Hackney Council,
27
March
2019
|
17:28
Europe/London

Voluntary and Community Sector Advice Grants approved

Town+hall

On Monday 25 March, Cabinet approved its new Voluntary and Community Sector Advice Grants, which protects the £770,000 fund allocated to independent advice services for local residents.

The advice grants are one part of the Council's wider £2.6 million community grants programme. They are allocated every two years through an open, competitive process with assessments undertaken through an application form and interview to identify which organisations will best meet the grant objectives as set out in the advice grant framework.

The new advice grant framework has been shaped by three years of working closely with voluntary sector partners to co-design an improved advice service. This included actively engaging 19 of Hackney’s local advice organisations as well as more intensive engagement with three of the larger providers of advice in Hackney.

This work has helped the Council and local advice providers to understand how the current advice service “system” is working and how it can be improved to deliver a service that better understands and meets the needs of residents.

It has allowed the Council and partners to develop a much better understanding of what people want and need from advice services, to make sure residents are receiving the right support in a timely way, and that the advice they receive addresses any longer term support needs, rather than just immediate issues. The new grants schemes also ensures underrepresented groups have access to advice services that meet their needs and that providers work more closely together to best support residents.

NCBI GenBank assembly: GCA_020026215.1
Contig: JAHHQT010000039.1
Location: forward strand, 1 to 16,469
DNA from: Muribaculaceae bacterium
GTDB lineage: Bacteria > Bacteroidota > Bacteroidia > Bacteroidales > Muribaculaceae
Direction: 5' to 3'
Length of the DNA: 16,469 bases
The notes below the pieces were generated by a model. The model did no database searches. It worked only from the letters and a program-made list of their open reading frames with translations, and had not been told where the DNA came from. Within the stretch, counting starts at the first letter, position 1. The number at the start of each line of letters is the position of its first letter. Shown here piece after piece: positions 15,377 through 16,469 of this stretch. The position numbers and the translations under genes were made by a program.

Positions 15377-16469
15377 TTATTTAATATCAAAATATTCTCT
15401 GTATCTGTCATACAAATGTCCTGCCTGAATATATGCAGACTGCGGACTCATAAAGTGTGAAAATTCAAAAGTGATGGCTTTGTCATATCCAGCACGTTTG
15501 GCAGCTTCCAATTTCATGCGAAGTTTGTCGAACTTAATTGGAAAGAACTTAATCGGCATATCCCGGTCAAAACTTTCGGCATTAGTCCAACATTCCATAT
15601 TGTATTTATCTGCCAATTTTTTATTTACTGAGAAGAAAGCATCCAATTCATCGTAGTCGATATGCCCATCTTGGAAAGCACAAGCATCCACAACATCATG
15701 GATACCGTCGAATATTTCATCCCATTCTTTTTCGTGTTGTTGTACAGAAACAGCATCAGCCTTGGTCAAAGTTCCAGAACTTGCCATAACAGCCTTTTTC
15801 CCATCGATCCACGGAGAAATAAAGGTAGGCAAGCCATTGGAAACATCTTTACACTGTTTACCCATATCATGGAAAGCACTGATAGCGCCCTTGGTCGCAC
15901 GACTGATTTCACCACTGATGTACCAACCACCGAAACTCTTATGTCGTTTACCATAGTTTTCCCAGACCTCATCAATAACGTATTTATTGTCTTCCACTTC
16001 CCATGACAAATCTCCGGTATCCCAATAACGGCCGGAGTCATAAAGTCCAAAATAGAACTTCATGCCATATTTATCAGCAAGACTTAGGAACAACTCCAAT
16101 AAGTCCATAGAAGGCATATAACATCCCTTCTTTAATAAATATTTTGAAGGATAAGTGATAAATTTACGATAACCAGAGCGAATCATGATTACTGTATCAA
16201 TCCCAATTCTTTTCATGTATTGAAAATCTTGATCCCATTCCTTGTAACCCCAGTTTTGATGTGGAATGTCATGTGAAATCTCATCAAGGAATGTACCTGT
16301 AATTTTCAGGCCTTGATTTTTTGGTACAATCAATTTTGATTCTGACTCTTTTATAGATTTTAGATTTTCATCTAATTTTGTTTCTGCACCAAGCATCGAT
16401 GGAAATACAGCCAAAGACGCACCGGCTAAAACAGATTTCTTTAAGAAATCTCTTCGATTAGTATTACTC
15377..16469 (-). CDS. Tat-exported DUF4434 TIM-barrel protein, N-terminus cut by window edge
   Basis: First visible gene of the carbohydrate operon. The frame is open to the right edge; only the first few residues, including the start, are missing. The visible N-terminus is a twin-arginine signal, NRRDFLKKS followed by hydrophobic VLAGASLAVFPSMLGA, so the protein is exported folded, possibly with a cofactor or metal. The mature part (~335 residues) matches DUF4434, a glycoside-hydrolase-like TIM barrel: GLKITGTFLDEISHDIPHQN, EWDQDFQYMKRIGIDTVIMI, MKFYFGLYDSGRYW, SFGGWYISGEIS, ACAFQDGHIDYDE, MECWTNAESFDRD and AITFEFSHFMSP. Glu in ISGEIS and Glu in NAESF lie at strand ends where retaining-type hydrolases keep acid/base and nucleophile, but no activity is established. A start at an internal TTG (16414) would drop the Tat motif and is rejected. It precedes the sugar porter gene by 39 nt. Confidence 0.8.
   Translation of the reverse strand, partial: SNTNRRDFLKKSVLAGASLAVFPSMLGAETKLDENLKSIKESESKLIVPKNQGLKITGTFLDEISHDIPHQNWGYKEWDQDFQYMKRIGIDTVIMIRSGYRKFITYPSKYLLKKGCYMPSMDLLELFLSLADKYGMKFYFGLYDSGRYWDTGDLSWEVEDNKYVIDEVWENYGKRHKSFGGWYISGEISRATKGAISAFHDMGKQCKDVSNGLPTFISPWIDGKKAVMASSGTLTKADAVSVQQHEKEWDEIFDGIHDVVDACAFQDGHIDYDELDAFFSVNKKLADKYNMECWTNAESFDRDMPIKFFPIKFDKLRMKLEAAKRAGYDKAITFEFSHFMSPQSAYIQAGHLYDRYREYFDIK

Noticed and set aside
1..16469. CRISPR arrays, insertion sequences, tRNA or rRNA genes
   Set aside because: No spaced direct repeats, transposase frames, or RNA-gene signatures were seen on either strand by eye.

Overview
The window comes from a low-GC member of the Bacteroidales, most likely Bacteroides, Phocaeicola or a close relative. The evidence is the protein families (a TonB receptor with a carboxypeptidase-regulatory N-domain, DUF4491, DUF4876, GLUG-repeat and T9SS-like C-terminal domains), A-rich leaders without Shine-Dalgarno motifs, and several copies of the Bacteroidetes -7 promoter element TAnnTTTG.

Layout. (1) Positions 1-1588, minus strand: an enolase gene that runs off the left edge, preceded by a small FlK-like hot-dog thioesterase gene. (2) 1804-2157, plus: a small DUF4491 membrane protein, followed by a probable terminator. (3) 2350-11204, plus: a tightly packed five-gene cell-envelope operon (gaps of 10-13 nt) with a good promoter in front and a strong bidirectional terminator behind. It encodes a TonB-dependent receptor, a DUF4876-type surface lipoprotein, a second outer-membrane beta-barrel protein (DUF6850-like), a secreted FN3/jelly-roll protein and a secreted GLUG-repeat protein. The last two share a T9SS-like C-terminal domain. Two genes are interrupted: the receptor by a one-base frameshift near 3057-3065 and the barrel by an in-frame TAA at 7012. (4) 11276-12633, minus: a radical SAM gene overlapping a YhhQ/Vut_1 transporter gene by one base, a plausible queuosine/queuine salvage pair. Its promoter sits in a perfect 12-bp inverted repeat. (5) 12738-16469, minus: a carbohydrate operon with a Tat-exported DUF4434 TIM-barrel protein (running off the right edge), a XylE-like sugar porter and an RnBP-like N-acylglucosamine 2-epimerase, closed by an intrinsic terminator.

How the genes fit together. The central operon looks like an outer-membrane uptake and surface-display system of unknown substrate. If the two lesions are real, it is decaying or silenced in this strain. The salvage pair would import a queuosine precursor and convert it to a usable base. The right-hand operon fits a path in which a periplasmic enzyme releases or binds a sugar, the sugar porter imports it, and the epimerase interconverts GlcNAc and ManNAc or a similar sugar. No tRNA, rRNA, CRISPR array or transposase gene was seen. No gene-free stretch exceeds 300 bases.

Some of the providers receiving funding include:

  • Hackney Community Law Centre: Legal advice, casework and representation

  • Praxis: Working with residents in crisis or at risk who need support and legal advice, due to immigration issues

  • East End Citizens Advice Bureau: Full range of CAB services provided by a consortium of local providers

  • Shelter: To fund an advisor based in Dalston to provide general and legal advice on housing and homelessness

  • Age UK: Advice for older people

  • Hackney Advice Service: Accessible advice to meet the needs of mental health and disabled residents

  • Agudas Israel community services: Support for those from the Charedi community

  • Day-Mer: Accessible advice service for Turkish and Kurdish residents in Hackney

  • Hackney Chinese Community Centre: Support for Hackney’s Chinese and Vitenamese communities

The full report and list of grant recipients can be found online.

 

Cllr Caroline Selman, Cabinet Member for Community Safety, Policy, and the Voluntary Sector
We value the important role that advice services play in Hackney. That is why we have protected the advice grant budget and worked in partnership with advice providers over the last three years to co-design an improved advice service. The services we’re helping to fund will provide independent advice for residents when they need it most and are a key part of our £2.6m community grants programme.

“While some organisations have been allocated a smaller share of grant funding this year, the recommended combination of providers will result in an updated service that better meets the needs of residents, delivering what matters to them.
Cllr Caroline Selman, Cabinet Member for Community Safety, Policy, and the Voluntary Sector

The Council is aware that Hackney Community Law Centre (HCLC) has raised concerns about the size of its grant allocation. HCLC has been awarded a new grant in accordance with the application and assessment process, which is lower than their previous grant award but the second largest grant being awarded to any single provider.

The Council fully engaged with HCLC throughout this process and they were one of three advice providers that benefited from intensive engagement from our grants officers and a systems expert between October 2016 and January 2018.

As with any open competitive grant process, previous individual grant amounts should never be considered a guarantee of future amounts. However, the Council recognises the challenging environment in which voluntary organisations are currently operating. Funding has been identified that could be put towards transitional and developmental support where appropriate, and the Council will continue to seek to work collaboratively with advice sector partners.